Looking ahead signalled a step change, he said. ‘Every week an airline announces a new air service into Auckland. One report has forecast 107 percent summer occupancy for Auckland hotels within three years.
‘We absolutely have to charge premium rates, like the rest of the world does, and we have to be confident about it. We (also) absolutely welcome new international hotel brands into the city. They bring credibility, they market New Zealand as a destination, and we’ll need them pretty soon according to our forecasts,’ he added.
Burnett also called for more thought into the planning of major events that clashed with each other and with cruise ship visits, creating what had been described as ‘perfect storm weekends’. ‘We really need to manage this better. There are no hotel rooms, hotels get bagged for ripping people off, there are no taxis anywhere. Why can’t we space things out better. We need stronger collaboration. We need to work together to understand the exact requirements of certain sectors and flatten out some of these peaks.’
Constant innovation and developing new technology to keep its customers and partners ahead of the game is the strategy GDS provider Travelport focused on during its roadshow to Christchurch, Wellington and Auckland last week.
Kaylene Shuttlewood, Travelport’s general manager Pacific says the new ‘game changing’ Smartpoint app has ben designed to make fare shopping is easier. ‘We have doubled the amount of flight returns from a request and fare rules are laid our clearly; ancillary services like extra baggage, premium bag arrival, blankets, inflight wifi, and special meals are easy to book (some carriers in Asia Pacific even offer a specific meal choice like hamburger or a hot dog); and enhanced seating plans and graphical seat maps with pictures of the actual seat that can be booked.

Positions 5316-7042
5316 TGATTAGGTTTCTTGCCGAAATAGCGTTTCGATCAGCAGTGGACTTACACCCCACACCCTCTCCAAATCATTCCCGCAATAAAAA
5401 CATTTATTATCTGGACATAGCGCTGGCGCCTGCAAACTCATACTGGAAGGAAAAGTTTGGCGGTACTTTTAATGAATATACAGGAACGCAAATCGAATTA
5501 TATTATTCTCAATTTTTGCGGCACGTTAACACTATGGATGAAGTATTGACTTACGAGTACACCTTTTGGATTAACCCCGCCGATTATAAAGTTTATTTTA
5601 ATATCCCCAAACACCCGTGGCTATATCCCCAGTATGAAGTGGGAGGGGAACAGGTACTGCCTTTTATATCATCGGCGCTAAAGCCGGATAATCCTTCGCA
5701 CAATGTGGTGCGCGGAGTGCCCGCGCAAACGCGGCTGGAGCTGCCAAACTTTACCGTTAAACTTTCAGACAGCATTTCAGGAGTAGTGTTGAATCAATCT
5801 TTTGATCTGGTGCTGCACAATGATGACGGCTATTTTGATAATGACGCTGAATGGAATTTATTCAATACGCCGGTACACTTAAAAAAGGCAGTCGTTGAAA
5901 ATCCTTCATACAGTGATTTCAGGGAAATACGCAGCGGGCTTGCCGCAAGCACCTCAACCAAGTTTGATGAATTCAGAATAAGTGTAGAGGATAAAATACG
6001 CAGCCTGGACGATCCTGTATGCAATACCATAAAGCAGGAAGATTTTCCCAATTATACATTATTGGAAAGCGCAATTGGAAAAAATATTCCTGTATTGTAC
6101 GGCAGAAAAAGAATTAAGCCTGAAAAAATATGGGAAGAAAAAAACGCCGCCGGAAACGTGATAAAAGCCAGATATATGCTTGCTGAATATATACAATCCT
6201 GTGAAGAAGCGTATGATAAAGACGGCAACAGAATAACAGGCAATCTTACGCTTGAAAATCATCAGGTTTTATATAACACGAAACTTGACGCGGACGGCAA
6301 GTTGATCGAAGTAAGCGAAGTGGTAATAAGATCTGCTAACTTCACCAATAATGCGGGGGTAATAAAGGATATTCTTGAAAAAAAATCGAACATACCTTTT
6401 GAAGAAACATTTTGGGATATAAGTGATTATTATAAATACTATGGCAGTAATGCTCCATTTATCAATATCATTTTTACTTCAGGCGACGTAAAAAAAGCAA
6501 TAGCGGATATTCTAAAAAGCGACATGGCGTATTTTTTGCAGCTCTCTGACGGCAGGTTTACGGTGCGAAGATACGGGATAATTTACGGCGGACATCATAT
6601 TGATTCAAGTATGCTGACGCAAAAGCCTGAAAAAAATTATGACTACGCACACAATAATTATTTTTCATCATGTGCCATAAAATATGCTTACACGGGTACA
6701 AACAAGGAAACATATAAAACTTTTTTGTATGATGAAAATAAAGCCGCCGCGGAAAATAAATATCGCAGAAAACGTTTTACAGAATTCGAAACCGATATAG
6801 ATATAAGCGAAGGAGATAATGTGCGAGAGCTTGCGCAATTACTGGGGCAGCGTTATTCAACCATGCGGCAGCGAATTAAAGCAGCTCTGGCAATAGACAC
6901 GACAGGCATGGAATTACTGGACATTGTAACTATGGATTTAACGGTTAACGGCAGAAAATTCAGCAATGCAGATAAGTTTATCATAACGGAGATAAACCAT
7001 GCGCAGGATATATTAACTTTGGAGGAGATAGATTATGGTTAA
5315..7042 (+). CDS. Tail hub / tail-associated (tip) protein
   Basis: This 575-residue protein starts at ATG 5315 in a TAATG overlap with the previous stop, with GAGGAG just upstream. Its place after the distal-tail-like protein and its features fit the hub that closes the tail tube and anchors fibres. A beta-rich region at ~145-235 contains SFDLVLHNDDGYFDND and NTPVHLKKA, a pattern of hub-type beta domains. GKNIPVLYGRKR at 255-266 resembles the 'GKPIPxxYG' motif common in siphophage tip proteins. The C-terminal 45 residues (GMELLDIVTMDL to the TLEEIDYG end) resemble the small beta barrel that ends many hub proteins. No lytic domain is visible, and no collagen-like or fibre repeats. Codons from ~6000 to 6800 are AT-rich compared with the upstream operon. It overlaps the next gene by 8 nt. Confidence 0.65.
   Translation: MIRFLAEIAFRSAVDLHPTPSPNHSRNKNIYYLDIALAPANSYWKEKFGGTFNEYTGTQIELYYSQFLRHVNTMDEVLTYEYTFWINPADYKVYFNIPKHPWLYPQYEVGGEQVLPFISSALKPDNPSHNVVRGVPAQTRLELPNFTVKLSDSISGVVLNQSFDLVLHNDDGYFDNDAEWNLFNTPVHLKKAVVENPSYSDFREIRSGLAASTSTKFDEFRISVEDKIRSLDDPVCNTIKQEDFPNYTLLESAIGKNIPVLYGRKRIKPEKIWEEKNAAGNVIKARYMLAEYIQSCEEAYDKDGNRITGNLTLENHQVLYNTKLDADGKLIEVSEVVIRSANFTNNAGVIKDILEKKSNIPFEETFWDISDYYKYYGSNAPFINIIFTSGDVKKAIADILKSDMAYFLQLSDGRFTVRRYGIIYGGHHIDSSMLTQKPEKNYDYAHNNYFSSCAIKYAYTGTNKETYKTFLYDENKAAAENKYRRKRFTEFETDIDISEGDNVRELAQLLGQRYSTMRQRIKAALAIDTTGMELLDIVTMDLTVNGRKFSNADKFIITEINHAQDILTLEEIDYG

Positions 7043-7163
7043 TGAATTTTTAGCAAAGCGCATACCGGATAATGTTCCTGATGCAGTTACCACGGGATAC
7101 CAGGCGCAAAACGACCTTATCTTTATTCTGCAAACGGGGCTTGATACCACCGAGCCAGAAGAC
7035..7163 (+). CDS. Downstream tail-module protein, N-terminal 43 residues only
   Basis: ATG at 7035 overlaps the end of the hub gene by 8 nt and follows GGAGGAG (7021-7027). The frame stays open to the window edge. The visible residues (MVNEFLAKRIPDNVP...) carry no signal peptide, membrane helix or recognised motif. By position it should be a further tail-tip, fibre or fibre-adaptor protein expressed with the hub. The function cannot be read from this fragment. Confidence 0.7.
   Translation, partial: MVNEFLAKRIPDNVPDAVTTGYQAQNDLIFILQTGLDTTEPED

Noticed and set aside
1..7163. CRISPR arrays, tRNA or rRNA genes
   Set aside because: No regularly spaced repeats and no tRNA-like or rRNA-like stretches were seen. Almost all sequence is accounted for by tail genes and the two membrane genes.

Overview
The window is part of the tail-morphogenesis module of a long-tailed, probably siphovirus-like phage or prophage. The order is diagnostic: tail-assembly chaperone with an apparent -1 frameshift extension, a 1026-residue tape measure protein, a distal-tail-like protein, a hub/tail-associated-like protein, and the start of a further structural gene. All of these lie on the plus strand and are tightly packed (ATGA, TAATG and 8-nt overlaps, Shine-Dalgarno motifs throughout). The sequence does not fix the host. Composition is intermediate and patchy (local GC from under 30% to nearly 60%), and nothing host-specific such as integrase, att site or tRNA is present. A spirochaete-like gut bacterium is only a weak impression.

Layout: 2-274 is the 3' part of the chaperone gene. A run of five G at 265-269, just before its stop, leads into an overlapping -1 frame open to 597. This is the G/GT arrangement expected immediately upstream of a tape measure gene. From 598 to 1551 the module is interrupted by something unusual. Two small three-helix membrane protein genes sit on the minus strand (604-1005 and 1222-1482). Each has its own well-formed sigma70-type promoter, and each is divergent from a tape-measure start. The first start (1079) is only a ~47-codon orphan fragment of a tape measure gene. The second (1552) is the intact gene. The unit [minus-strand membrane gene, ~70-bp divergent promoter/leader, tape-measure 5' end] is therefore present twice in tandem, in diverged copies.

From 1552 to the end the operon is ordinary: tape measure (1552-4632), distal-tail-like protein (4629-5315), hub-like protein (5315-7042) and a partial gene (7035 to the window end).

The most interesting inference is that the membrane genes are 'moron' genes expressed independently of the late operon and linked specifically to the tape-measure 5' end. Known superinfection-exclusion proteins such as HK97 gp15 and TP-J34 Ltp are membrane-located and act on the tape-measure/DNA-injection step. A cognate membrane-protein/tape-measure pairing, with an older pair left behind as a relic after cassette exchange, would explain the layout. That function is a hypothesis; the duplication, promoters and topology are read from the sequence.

With Smartpoint agents can now compare low cost carriers with full service carriers in the same screen, which does not disrupt their workflow. ‘Everything in Smartpoint has been designed for ease of use and for the agent to be able to convert sales and upsell products,’ she adds.
Speaking at the Pullman Hotel Auckland last week, Shuttlewood also updated the trade with a new feature to the 600,000 plus hotels Travelport offers online. ‘Agents will see the latest five Trip Advisor reviews with every hotel. Nothing is censored or altered – it’s the same as if going to the website itself, and no screen jumping. Trip Advisor has over 170 million reviews, and we want to assist the agents and their clients in making the best possible decision.’
- Kaylene Shuttlewood speaking at the Pullman Hotel Kaylene Shuttlewood speaking at the Pullman Hotel
- Mark Reeder, World Aviation and Katharine Mason, LATAM Mark Reeder, World Aviation and Katharine Mason, LATAM
- Graeme Moore and Wendy van Lieshout, World Travellers Graeme Moore and Wendy van Lieshout, World Travellers
- Adrian Turner, HWT and Robert Clark, Travelport Adrian Turner, HWT and Robert Clark, Travelport